September 1, 2016
The Equal Employment Opportunity Commission (EEOC) recently issued new Enforcement Guidance on Retaliation and Related Issues, marking the first time that the EEOC has issued a formal resource document on retaliation since 1998.
The August 25, 2016, guidance is intended to clarify the EEOC’s interpretation of the law regarding retaliation in light of the fact that the number of retaliation charges and significant court rulings on the subject has dramatically increased in the last 18 years.
The comprehensive guidance contains a number of examples and references to various court decisions that have developed the law on retaliation over the years. The complete document may be found here. The EEOC also issued two resource documents to accompany the guidance: a question-and-answer publication that summarizes the guidance document, and a short Small Business Fact Sheet that condenses the major points in the guidance in “non-legal language.”
While it cannot be summarized entirely here, the guidance reiterates the fact that each of the Equal Employment Opportunity (EEO) laws that the EEOC enforces contains an anti-retaliation provision. These provisions prohibit an employer from taking a materially adverse employment action because an individual has engaged, or may engage, in “protected activity” in furtherance of that law.
Generally, “protected activity” consists of either participating in an EEO process or opposing conduct made unlawful by an EEO law.
The EEOC devotes entire sections of the guidance to explaining: (1) the concepts of “participation” and “opposition” for purposes of determining whether an employee has engaged or may engage in protected activity that could serve as the basis for a retaliation claim; (2) the types of employer actions that can be challenged as retaliation; and (3) the legal standards for determining whether the employer’s action was caused by retaliation.
Another section of the guidance focuses on the additional provision in the Americans with Disabilities Act (ADA) that prohibits “interference” with the exercise of rights under the ADA. According to the EEOC, that prohibition goes beyond retaliation and also makes it unlawful “to coerce, intimidate, threaten or otherwise interfere with an individual’s exercise of any right under the ADA, or with an individual who is assisting another to exercise ADA rights.”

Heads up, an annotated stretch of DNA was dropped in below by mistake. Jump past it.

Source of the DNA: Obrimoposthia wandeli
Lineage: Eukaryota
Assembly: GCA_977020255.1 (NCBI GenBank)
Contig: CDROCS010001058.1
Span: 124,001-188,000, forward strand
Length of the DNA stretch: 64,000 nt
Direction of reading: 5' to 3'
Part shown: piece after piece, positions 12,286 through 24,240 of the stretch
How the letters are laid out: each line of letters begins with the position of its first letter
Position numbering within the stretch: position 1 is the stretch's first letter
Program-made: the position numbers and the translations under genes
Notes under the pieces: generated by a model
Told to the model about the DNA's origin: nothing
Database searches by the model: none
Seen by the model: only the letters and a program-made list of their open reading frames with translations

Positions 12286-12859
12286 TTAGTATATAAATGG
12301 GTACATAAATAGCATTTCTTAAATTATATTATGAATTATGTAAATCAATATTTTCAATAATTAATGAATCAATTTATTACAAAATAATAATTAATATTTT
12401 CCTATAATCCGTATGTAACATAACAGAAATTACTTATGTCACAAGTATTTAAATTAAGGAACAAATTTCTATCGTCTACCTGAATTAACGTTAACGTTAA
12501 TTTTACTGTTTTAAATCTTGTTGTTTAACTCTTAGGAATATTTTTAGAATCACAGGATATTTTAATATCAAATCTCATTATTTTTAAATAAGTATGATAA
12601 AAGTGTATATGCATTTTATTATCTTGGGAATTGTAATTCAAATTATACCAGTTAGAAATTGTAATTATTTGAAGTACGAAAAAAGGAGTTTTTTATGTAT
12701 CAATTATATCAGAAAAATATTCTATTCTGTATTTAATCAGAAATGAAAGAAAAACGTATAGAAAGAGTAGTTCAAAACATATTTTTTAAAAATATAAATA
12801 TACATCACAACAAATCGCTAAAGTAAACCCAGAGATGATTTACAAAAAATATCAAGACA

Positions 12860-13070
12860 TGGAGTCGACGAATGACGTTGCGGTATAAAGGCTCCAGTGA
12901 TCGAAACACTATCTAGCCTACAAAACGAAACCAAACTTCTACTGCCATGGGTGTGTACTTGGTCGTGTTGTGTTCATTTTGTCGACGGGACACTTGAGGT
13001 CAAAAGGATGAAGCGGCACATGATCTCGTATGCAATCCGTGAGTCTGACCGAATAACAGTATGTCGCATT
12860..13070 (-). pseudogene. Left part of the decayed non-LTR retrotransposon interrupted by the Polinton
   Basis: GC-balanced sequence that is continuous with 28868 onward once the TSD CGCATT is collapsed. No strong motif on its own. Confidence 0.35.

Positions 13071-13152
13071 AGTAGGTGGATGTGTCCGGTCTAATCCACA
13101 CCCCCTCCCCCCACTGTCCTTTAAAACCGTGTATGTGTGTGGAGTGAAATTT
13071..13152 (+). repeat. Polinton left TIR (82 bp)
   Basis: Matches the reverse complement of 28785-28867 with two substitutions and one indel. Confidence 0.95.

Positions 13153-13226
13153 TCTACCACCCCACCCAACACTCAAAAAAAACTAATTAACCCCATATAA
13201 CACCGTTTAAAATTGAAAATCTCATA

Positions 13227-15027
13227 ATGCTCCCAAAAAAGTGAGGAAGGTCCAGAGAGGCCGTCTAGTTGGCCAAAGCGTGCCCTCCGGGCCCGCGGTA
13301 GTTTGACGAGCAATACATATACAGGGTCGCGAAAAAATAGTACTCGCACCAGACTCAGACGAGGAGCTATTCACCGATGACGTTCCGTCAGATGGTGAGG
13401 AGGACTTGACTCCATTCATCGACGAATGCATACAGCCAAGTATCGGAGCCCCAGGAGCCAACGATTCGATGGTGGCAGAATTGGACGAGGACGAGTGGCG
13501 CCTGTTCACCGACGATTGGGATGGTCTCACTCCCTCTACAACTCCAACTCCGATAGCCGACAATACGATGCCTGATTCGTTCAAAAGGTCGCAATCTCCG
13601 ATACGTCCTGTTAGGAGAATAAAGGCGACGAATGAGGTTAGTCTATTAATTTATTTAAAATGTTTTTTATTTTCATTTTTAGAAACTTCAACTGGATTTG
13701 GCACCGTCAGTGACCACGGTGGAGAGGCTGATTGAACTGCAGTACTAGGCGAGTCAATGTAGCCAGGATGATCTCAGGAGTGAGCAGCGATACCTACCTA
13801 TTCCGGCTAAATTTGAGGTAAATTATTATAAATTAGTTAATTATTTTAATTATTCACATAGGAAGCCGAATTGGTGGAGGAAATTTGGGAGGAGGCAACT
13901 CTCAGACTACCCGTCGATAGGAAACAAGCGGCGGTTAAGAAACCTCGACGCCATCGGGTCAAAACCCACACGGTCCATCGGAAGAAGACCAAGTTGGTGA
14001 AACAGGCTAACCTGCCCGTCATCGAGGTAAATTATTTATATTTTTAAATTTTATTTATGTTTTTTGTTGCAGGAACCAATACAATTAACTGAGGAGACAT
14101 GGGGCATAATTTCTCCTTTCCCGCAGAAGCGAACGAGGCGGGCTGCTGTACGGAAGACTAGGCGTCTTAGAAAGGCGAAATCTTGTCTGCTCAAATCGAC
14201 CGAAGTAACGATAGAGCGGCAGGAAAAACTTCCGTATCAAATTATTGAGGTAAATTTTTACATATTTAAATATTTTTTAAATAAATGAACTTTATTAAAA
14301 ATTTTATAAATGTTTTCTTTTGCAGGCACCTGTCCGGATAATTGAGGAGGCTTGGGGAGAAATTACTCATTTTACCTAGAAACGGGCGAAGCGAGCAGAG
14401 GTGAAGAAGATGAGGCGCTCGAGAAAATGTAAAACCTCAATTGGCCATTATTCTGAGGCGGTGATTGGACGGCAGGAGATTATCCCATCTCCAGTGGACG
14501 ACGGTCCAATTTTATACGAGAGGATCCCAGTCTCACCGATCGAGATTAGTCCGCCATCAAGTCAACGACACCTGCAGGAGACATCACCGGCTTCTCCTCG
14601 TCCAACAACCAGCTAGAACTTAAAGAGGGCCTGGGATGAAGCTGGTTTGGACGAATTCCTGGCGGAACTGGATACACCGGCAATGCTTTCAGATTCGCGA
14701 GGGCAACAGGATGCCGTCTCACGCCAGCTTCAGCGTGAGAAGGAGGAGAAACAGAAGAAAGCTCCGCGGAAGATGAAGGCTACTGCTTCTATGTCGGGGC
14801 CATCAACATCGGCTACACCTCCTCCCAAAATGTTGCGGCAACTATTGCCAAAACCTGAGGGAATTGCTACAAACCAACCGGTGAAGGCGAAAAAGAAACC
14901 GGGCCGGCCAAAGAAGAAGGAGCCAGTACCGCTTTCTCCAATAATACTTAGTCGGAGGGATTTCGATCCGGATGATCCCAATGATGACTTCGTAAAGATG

The guidance’s remaining two sections address available remedies to an individual who has suffered unlawful retaliation, and the EEOC’s opinion of best practices (the EEOC calls them “promising practices”) that an employer can implement to prevent retaliation. Those practices include:
maintaining a written anti-retaliation policy that includes “user-friendly” examples of what to do and not to do;
training all employees on the anti-retaliation policy and sending a message from top management that retaliation will not be tolerated;
guiding managers and supervisors who have been accused of discrimination as to how they should handle any personal feelings they have about the allegations or the complaining employee when carrying out management duties or interacting in the workplace;
checking in with employees, managers, and witnesses while any EEO complaint is pending or after investigation has recently been completed to see if there are any concerns regarding potential or perceived retaliation and to assure all involved that the employer is committed to protecting against retaliation; and
requiring decision-makers to identify their legitimate non-retaliatory reasons for taking consequential actions, and ensuring that necessary documentation supports the decision.
WHAT THIS MEANS FOR EMPLOYERS
With the number of retaliation charges and lawsuits continuing to soar, employers must familiarize themselves with the anti-retaliation laws. While not all courts will agree with the EEOC’s interpretation of those laws, the EEOC will be the first stop for any employee who is seeking relief under a federal statute and defending an EEOC charge can be costly and time-consuming.
Defending a lawsuit is even worse. Employers, therefore, should be proactive in attempting to eradicate retaliation from their workplace. They should adopt the EEOC’s suggested best practices by putting an anti-retaliation policy into place, training their managers and supervisors on that policy, and monitoring their workplace to ensure that retaliation is not occurring. Employers should also promptly investigate and resolve any complaints of retaliation, just like they would with complaints of harassment or discrimination. And, most importantly, before implementing any adverse employment action, they should be very careful to ensure that action is made for legitimate non-retaliatory business reasons.